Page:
The mission or purpose of the Safeguard the Children program for all parishes in the Los Angeles Archdiocese is
“Providing a safe environment for children, youth, and vulnerable adults.”
Safeguard the Children is a program designed to promote a safe environment for children, youth and vulnerable adults and prevent child sexual abuse. The program was initiated in all dioceses in the United States at the direction of the United States Conference of Catholic Bishops (USCCB). Each parish has a Safeguard the Children (STC) Committee which helps to implement the objectives of the USCCB “Charter for the Protection of Children and Young People."
Archbishop José H. Gomez writes:
"We have put in place “best practices” for child protection that can be a model for other institutions in American public life. In 2013, we trained 29,848 clergy, employees and volunteers in the VIRTUS® Child Abuse Prevention Programs. In the past 12 years, we have trained 200,000 adults and more than 1 million children and young people. In addition, we have fingerprinted 132,000 clergy, employees and volunteers who have contact with children.
We are also vigilant in reaching out to provide emotional and spiritual support, as well as, psychological counseling to victim survivors. The Office of Victims Assistance Ministry continues to assist parishes and schools in reporting all matters of child abuse."
The Los Angeles Archdiocese has produced an informative brochure entitled “Working Together” (English Spanish) that provides resources on how to prevent abuse, provides information on reporting child abuse and lists contacts and hotlines for reporting abuse.
The Archdiocese provides ongoing support, education, training and resources to help prevent child sexual abuse and to address children's safety in our parishes, schools, homes and communities. (Includes VIRTUS® Protecting God's Children™ Program Training). The Office of Safeguard the Children provides ongoing support, education, training and resources to help prevent child sexual abuse and to address children's safety in our parishes, Catholic schools, homes and communities. April is Child Abuse Prevention Awareness Month in the archdiocese.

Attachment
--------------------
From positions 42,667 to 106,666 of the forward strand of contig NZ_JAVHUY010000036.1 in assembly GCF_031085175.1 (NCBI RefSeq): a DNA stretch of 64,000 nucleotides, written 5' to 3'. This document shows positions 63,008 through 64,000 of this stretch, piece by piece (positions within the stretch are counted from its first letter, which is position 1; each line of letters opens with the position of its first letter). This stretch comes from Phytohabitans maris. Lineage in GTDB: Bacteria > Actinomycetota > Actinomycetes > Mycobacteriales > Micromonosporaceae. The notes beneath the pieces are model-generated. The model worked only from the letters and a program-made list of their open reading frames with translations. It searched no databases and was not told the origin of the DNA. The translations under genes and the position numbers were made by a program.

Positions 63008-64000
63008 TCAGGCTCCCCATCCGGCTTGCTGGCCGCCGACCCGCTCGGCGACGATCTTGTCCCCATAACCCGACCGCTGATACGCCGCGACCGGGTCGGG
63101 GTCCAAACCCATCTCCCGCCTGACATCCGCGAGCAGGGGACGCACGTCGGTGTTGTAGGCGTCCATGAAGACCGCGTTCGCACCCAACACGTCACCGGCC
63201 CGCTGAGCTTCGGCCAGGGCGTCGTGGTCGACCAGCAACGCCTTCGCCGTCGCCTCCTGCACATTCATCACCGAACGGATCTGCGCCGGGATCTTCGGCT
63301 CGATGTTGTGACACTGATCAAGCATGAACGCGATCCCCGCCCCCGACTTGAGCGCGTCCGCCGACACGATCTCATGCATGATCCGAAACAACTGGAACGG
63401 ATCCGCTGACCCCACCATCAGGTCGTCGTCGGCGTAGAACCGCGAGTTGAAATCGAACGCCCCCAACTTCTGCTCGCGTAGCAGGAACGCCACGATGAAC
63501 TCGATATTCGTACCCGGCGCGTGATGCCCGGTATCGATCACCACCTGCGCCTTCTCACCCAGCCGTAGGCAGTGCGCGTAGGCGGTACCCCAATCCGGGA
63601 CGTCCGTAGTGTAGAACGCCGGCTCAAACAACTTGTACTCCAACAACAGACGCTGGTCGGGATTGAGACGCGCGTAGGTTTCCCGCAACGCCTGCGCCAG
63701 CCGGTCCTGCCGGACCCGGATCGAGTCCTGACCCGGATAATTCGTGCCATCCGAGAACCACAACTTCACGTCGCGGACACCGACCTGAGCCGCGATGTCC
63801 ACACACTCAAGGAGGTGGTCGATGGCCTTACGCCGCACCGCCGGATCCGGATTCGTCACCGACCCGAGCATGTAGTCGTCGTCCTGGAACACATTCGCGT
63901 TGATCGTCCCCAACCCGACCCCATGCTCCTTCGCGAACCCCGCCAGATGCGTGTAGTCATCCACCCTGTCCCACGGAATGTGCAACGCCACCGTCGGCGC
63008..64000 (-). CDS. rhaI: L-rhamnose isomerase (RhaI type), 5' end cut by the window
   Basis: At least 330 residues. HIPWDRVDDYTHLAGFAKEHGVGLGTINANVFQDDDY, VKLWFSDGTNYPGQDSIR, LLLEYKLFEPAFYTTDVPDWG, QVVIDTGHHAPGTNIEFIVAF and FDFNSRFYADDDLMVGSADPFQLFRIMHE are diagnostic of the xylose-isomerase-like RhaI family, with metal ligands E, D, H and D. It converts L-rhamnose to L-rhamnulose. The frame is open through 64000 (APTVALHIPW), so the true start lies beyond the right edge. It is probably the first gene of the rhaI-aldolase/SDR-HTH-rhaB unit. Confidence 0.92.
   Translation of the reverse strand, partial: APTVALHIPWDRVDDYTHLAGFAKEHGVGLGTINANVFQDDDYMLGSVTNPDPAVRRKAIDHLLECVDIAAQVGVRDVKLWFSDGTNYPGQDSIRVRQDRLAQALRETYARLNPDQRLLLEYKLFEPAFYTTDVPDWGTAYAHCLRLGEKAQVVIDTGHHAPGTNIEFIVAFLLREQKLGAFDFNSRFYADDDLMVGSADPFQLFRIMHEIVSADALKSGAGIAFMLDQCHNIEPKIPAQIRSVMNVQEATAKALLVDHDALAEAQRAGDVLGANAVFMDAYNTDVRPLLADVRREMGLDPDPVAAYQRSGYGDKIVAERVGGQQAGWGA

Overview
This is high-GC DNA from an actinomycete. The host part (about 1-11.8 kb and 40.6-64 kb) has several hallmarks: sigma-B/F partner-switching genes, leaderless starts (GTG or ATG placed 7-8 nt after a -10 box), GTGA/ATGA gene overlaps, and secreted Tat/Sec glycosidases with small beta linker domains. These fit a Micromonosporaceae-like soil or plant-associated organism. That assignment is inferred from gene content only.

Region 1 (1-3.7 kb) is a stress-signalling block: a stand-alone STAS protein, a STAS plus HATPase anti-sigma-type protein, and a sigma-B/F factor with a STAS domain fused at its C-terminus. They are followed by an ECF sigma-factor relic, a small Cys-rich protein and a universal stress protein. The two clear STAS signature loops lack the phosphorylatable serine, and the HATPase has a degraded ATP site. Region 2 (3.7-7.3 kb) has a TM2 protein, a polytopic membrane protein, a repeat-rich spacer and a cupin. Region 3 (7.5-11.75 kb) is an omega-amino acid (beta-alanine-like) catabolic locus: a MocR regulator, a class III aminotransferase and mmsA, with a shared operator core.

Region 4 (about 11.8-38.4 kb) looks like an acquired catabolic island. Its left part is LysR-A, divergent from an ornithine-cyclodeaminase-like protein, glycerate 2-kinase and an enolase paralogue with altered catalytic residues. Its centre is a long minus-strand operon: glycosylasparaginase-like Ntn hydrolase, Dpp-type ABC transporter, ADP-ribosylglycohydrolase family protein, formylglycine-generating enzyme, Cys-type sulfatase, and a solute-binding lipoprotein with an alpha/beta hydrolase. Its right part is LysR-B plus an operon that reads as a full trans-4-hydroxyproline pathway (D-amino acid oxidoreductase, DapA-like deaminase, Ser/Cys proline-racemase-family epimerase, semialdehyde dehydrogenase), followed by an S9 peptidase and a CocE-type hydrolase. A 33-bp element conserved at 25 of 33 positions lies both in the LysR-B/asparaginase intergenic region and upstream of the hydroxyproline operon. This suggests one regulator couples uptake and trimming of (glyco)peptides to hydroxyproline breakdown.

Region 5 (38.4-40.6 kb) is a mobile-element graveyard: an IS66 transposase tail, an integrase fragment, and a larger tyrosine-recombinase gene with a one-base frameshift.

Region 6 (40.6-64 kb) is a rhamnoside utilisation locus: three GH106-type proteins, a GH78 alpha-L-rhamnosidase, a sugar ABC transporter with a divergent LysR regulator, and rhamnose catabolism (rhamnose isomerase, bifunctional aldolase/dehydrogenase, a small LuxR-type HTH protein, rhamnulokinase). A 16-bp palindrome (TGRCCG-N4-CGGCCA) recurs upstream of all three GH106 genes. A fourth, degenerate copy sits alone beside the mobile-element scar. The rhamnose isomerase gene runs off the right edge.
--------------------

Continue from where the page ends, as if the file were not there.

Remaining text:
Old Mission Santa Inés has an active Safeguard the Children Committee chaired by parishioner, Sue Gionfriddo. Other members include the Pastor, the Director of Religious Education, the Director of Youth Ministry and other parish volunteers. Meetings are held quarterly or more often as needed.
We are constantly reviewing and updating our procedures to meet or exceed archdiocese requirements. The role of our parish is to :
- Monitor using Archdiocese of Los Angeles Policies & Procedures and keeping accurate records for each parish staff and volunteer who works with or has supervisory control over a child or young adult:
- Run a “Megan’s Law” check
- Understand the State of California laws and Archdiocesan policies and procedures on how to report child sexual abuse.
- Ensure that each parish staff and volunteer has read and signed the Archdiocese of Los Angeles Guidelines for Adults Interacting with Minors at Parish/School Activities or Events and Archdiocese of Los Angeles Boundary Guidelines for Junior High and High School Volunteers Working with Children or Youth documents and keep a copy of each person's signature.
- Plan, organize and advertise the fingerprinting dates and locations and keep records of fingerprint dates
- Ensure that all adults who work with or around children
- Complete the required VIRTUS® Re-Certification every four years. This may be done by taking the 1 ½ hr. VIRTUS® Keeping the Promise Alive program
- Plan and conduct ongoing trainings
- That all children and young people have been educated in one of the Archdiocesan approved children’s programs
- Have attended the VIRTUS® Adult Child Sexual Abuse Prevention Programs or equivalent safe environment training program approved by the Archdiocese
- Provide Safe Environment Training either through distributing Teaching Touching Safety or Good-Touch/Bad-Touch and recording trainings on VIRTUS® Online.